Developing Sustainable Power to Meet sub-Saharan Africa Electricity Demand

1) Sub-Saharan Africa’s access to electricity laid bare in 6 shocking statistics

At least 600 million people in sub-Saharan Africa have no access to electricity. That is, on average 5 out of every 10 persons. Estimates from the Centre for Global Development show that around 82% (490 of 600) of them live in rural areas. In 13 of these poor countries, up to 20% (only) of the population have access to electricity (UNDP).

Looking at hospitals and schools, the World Resources Institute (WRI) reported that on average 3 out of every 4 hospitals in sub-Saharan Africa do not have reliable access to electricity, due in part to frequent power outages. It also reports that 4 out of 5 primary and secondary schools have no access to reliable electricity at all.

2) On the importance of Sustainable Development Goal #7

SDG #7 is so important especially within the sub-Saharan Africa context; because the achievement of the remaining 16 SDG’s targets, depends on the access to affordable and clean energy (The Energy Progress Report 2020). No poverty (SDG #1), zero hunger (SDG #2), good health and well-being (SDG #3), quality education (SDG #4), and decent work and economic growth (SDG #8) are particularly relevant here. For example, with reliable access to electricity, a rural health clinic’s vaccines will be stored in a refrigerator safely, babies will be delivered at night in better working conditions and the rate of retention of qualified nurses and medical doctors will increase (WRI). Smallholders will be able to power irrigation pumps and manufacture food locally (UNDP). Households will store foods for longer in a fridge, contributing to food security (WEF). With regards to quality education, children will study comfortably at night and use the internet.

3) Efforts towards Sustainable Development Goal #7 are still largely insufficient

Progress is being made towards SDG #7: energy sector commitments for Africa amounted to $43.8 billion in 2018, mostly from African governments, China, World Bank and the AfDB; this is 67% higher than the previous 3-year average (ICA). However, 530 million people will still have no access to electricity in 2030 in sub-Saharan Africa (World Energy Outlook 2019’s report); due in part to the population growth (expected to double by 2050), the rapid urbanisation and the energy financing needs that remain large (estimated to be $120 billion a year or more until 2040). This shocking fact suggests that SDG #7 is off-target under current policies (IEA).

4) Meeting the demand by developing renewable energy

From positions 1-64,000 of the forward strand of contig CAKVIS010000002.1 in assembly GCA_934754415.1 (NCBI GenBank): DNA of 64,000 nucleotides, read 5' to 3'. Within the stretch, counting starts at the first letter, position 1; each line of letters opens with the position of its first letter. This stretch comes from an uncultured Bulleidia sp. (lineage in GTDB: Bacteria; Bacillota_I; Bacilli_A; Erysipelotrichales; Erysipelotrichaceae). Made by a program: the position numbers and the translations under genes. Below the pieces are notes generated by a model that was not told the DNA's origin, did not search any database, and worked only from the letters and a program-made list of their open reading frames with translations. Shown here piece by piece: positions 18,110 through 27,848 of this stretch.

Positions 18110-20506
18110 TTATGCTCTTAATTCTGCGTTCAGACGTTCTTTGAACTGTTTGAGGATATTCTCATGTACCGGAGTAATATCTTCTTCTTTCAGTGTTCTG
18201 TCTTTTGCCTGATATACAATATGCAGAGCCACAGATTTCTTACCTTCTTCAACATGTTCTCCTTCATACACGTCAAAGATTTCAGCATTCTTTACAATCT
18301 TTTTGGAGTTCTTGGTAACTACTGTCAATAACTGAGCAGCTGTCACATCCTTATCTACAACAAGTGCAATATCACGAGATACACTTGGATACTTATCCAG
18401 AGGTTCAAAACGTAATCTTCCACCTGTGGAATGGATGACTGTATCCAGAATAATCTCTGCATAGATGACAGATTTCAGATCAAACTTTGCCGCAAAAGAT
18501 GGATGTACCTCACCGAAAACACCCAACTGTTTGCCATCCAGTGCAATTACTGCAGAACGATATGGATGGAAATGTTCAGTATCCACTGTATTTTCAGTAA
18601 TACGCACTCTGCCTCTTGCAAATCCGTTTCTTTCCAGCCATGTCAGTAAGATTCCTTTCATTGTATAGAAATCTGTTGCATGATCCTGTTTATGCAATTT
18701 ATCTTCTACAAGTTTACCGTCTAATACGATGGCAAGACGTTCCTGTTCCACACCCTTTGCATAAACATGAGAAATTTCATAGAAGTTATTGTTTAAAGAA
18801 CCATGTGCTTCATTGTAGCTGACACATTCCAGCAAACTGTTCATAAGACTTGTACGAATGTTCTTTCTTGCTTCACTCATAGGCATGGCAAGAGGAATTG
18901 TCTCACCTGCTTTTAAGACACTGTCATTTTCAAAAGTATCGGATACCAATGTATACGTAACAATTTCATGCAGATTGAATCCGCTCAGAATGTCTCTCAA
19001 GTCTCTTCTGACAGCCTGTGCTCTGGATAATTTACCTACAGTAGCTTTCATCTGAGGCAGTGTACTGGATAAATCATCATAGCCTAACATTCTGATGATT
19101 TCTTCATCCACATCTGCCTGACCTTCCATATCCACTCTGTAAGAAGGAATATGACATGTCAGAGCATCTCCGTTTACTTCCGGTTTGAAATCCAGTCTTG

Evidence suggests that African renewable energy potential is vast and remains largely untapped (IRENA). For example, McKinsey research showed that sub-Saharan Africa power generation capacity is about 1.2 terawatts (excluding solar) and 10 terawatts or more (including solar). Current electricity demand in sub-Saharan Africa is only about 210 terawatt-hours (excluding South Africa – IEA). Arguably, potential energy generated from solar and wind can exceed sub-Saharan Africa demand in 2030 (Carbon brief).

Indeed, policy prescriptions to achieve SDG #7 have focused on improving energy efficiency (e.g., of the power plants and dams); and increasing significantly the share of renewable power in the African energy mix, while taking advantage of the falling costs of solar technologies and to some extent those of wind turbines. Off-grid options such as mini-grid and stand-alone systems powered by renewable energy such as solar, wind, sustainable biomass, hydro and geothermal are easily deployable in rural Africa and urban slums (UNDP).

5) Recommendations

A relevant question is: how do we attract large private investments into the energy sector in sub-Saharan Africa? A suitable answer should be evidence-informed, country-specific and or county-specific. In other words:

a) Better data on the climate (wind, solar and hydro), the earth (geothermal energy) and landfills (for sustainable biomass) should be made available for each country/county

b) Access to information offline and online related to relevant and affordable renewable energy technologies, and their installation and maintenance should be easier and cheaper.

This article was written by Hugue Nkoutchou

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